Show me the money! Incentivizing Recruits for Focus Groups
Ask any Qualitative Market Researcher or Professional Recruiter about issues with recruits not showing
up for a focus group they agreed to attend, and you’ll likely be bombarded with stories of no-shows,
late-comers, and ruined focus groups because of lack of attendance. If you think about it, the burden of
attending a focus group falls on the individual participants, not the person or company hosting the focus
group. Many focus groups are at least two-hours long, require a bit of coordination to attend (child-care,
travel, time out of the day, etc.), and require participants to sit in a room with a bunch of strangers and
talk openly about the subject/topic being researched. It’s a wonder anyone shows up at all. So how do
researchers and recruiters get individuals to show up? Incentives.
Incentives are not rewards, nor are they honorariums or salaries. Rather they serve
as a stimulus to attend the focus group, with the primary function to incentivize participants to show up
for the scheduled focus group on time. Most recruiters will tell potential participants of the incentive
being offered—whether monetary or non-monetary—upfront, so they remain motivated to show up.
Incentives are also effective as a way to encourage participants to not schedule something else during
the time of the focus group. People lead busy lives and often receive a number of last-minute requests
for the same time period as the focus group. Offering incentives acts as a way to protect the promised
time slot from being preempted by other demands. Incentives also convey to the participants that the
focus group is important, and worth their time.
The most common incentive offered is money. There are several advantages to monetary incentives: its
value is immediately understood and recognized; it is universal and easily distributed; and, it works! If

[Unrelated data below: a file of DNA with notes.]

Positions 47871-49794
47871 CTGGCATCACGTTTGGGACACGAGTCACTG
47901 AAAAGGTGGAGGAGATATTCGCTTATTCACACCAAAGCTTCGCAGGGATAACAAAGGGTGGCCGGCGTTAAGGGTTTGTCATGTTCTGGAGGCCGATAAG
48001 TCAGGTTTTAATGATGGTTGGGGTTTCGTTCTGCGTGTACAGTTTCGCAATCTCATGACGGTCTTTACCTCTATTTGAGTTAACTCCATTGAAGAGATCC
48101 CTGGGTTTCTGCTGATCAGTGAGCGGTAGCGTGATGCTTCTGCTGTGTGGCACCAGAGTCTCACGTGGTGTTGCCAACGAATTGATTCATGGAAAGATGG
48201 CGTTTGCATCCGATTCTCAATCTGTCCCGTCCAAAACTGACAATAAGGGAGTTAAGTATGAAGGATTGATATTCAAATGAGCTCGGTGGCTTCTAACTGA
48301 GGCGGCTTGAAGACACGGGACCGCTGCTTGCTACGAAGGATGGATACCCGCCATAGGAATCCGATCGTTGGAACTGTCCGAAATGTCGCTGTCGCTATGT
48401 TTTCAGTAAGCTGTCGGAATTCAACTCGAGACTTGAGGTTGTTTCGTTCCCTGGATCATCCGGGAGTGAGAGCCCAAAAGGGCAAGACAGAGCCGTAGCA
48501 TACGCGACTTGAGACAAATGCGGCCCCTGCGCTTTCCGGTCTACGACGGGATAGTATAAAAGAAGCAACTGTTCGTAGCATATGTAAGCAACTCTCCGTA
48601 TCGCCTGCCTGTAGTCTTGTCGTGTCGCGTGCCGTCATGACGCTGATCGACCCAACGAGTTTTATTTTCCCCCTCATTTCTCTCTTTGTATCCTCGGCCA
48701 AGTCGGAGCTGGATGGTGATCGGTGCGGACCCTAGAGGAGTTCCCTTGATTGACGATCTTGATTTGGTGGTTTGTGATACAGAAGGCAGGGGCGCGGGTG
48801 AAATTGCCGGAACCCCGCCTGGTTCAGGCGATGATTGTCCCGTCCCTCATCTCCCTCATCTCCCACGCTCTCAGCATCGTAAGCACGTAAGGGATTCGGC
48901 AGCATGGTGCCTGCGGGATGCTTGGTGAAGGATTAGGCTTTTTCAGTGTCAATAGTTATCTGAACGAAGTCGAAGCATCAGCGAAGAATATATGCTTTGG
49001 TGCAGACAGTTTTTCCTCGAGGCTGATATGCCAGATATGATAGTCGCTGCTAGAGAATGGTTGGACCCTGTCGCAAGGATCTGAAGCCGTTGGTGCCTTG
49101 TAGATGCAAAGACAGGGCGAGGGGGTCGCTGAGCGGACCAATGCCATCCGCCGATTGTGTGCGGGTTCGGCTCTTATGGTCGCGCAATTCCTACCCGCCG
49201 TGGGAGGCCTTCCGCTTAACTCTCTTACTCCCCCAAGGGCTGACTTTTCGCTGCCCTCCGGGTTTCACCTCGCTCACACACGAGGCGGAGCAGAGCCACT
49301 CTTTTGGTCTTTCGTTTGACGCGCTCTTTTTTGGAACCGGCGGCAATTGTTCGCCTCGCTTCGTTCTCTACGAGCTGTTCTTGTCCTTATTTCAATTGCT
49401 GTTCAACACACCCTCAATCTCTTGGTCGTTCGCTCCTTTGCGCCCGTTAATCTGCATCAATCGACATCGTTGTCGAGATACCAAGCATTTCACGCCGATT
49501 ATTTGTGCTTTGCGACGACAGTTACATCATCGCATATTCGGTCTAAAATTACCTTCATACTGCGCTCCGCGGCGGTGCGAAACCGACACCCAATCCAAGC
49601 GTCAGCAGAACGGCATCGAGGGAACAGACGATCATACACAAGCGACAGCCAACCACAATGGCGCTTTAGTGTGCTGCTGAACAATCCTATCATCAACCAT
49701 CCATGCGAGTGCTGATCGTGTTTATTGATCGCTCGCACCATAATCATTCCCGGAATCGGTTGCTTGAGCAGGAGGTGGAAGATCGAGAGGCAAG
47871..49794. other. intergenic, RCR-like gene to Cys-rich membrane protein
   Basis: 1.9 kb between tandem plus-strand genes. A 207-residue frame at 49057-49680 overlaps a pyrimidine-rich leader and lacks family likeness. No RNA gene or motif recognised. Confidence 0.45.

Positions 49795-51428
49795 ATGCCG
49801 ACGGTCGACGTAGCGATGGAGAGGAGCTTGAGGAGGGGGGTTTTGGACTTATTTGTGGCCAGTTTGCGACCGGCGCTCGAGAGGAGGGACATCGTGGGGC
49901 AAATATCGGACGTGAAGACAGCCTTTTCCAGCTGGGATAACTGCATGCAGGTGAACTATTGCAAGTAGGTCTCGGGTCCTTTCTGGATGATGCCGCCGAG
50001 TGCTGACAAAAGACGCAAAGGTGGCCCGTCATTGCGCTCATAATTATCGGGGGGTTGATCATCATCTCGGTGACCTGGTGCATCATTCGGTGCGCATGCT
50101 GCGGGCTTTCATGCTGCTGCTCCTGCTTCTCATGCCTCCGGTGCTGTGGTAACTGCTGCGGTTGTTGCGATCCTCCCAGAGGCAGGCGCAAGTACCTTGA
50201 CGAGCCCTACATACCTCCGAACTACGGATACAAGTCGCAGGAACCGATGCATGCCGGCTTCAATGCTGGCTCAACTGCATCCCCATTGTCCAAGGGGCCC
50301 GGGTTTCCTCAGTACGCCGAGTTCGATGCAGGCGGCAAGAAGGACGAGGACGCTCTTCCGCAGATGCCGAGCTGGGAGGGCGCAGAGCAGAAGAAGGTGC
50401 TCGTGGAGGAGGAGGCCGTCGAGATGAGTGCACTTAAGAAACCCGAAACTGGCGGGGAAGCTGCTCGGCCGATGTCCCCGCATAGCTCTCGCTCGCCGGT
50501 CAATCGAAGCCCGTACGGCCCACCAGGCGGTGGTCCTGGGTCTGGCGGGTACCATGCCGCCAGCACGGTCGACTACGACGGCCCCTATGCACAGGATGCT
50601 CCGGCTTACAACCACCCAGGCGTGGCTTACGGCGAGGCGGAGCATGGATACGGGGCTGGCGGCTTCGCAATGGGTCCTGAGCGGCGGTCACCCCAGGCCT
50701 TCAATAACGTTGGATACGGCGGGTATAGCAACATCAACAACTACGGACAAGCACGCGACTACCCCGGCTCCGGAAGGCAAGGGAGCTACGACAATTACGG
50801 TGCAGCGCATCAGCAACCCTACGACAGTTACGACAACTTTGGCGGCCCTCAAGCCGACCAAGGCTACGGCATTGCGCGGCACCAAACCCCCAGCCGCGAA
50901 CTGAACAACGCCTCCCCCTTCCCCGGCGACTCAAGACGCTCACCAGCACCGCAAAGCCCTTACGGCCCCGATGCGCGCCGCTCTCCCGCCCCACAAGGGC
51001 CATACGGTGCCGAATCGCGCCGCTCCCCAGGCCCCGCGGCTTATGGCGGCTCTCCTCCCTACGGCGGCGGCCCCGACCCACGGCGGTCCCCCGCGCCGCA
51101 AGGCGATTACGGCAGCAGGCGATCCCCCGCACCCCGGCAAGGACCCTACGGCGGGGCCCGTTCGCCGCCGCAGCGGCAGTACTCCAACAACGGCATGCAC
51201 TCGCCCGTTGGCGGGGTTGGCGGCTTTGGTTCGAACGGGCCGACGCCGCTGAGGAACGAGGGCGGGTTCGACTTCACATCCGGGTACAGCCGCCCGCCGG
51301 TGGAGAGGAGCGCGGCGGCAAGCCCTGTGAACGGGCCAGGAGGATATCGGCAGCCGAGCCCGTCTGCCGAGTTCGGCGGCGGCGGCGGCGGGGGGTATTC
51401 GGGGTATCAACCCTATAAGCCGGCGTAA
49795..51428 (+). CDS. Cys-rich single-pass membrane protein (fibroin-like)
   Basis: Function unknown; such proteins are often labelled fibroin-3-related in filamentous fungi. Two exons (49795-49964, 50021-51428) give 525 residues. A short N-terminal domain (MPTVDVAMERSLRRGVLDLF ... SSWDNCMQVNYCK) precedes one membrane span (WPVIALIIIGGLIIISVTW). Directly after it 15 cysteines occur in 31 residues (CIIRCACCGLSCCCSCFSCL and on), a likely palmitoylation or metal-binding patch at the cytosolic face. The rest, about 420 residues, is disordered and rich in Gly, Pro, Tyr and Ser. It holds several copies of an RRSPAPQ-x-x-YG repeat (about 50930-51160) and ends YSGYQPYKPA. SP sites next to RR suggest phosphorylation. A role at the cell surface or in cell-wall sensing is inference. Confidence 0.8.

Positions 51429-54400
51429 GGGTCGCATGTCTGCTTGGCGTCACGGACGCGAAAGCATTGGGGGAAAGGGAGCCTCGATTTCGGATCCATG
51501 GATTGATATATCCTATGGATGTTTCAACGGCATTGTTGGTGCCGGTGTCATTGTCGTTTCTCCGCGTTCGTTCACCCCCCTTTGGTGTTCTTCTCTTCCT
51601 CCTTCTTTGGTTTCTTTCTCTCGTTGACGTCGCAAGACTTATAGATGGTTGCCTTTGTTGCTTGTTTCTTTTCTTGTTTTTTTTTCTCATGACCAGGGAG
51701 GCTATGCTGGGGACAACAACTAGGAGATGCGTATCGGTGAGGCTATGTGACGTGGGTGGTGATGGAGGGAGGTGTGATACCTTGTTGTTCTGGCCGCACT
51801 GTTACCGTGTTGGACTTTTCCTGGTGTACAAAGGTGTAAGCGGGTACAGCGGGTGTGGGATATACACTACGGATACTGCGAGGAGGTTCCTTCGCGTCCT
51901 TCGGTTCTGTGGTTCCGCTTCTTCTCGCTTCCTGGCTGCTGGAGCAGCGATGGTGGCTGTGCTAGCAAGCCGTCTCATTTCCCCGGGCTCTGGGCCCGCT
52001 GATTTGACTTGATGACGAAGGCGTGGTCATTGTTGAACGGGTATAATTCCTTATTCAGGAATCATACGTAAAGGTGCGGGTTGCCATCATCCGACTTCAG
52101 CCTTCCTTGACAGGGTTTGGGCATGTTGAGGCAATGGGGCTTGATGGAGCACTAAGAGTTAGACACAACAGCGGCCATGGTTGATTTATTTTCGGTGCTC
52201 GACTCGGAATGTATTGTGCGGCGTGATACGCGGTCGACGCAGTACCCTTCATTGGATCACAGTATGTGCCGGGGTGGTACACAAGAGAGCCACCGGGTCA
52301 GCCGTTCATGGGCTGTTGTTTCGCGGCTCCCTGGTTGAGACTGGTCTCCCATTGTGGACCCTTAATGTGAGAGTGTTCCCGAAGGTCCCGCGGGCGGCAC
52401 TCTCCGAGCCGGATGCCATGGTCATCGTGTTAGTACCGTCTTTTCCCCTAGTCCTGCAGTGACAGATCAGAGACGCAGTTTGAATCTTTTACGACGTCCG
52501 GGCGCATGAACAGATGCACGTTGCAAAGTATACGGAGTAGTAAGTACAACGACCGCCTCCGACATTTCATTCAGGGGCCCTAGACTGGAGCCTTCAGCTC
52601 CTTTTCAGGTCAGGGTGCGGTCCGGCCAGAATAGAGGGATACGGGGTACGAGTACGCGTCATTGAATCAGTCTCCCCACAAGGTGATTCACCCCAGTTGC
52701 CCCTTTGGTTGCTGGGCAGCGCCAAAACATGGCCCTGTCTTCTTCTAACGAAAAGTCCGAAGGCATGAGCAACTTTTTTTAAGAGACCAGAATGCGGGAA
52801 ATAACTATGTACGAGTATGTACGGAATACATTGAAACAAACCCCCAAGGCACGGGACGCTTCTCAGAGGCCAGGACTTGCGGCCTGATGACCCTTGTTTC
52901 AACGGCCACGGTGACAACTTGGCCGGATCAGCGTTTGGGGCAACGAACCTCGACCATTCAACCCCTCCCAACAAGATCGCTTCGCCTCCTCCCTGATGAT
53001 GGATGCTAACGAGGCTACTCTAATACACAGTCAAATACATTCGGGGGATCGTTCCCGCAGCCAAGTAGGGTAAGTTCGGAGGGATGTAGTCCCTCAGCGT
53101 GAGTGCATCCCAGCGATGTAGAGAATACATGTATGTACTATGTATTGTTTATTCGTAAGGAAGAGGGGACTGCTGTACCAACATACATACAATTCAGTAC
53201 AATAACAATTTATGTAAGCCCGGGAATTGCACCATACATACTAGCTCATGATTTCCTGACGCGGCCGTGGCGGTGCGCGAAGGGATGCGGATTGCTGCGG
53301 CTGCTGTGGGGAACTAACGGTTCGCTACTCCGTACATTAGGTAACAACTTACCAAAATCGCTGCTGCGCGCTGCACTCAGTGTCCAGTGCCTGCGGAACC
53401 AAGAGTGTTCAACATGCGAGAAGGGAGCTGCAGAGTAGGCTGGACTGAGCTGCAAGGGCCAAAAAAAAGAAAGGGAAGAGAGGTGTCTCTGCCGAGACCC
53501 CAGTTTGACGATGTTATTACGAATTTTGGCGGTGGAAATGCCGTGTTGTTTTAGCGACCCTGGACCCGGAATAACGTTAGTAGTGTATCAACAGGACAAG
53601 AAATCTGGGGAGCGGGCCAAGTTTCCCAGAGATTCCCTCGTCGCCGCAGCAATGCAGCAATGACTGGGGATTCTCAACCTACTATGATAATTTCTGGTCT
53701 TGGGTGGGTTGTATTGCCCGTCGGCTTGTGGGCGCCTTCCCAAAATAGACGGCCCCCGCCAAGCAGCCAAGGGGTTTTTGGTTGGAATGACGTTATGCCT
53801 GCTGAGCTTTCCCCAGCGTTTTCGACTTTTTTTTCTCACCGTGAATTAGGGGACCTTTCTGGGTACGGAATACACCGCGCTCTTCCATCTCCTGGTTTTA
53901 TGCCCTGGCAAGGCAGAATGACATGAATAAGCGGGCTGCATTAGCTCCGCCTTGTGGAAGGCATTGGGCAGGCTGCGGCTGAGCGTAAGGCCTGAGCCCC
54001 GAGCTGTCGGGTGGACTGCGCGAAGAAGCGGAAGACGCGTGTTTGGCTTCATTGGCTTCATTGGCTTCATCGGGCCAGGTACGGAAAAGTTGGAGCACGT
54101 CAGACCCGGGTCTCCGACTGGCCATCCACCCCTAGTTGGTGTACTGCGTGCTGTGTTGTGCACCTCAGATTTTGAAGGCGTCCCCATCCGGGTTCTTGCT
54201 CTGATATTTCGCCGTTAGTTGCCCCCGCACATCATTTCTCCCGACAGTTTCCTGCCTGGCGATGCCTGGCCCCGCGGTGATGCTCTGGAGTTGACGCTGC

considering giving money, whether it is cash, check, or pre-loaded credit card, there are protocols to
consider. At the conclusion of the focus group you can hand each participant an envelope with the
money and ask them to sign a form saying they received payment with the date and particulars of the
focus group spelled out. Most participants prefer to be paid at the conclusion of the focus group, rather
than be told that they’ll receive a check in the mail in a few weeks. If payment will be paid out in this
manner, it is important to explain this upfront when recruiting, so the participant doesn’t have different
When considering how much to offer, keep in mind that if you go too low you’ll risk insulting
participants, go too high and the costs of the overall project can become prohibitive. If you’re recruiting
elite categories for a focus group, you’ll likely have to pay more to make it worth their while. Engineers,
executives, physicians, attorneys and similar professional classes may require incentives that range
between $150-$500. Currently, the sweet spot for incentives for most focus groups is between $75-$125.
It should be noted that all participants within a study should be paid the same amount.
Monetary payments aren’t the only way to incentivize recruits. There are other non-monetary
incentives that work equally as well. Sometimes it’s as simple as providing a catered lunch, or childcare.
Gift cards, gifts of food, clothing, or household items, are all examples of non-monetary incentives.
When deciding which incentive might work best, consider the demographic of your audience you’re
recruiting and the subject matter to be explored in a focus group. Think of the incentive as symbolic.
There may be alternative symbols that are worthy substitutes to monetary incentives. Regardless of what type of incentive you offer, make sure it is communicated clearly upfront. At the end of the day,
you don’t want participants to be disappointed or feel misled.
Focus groups are only as good as the people who participate. Incentives are a tried-and-true way to get
recruits to show up.
Interested in learning more about recruiting for your next study? Request a proposal here.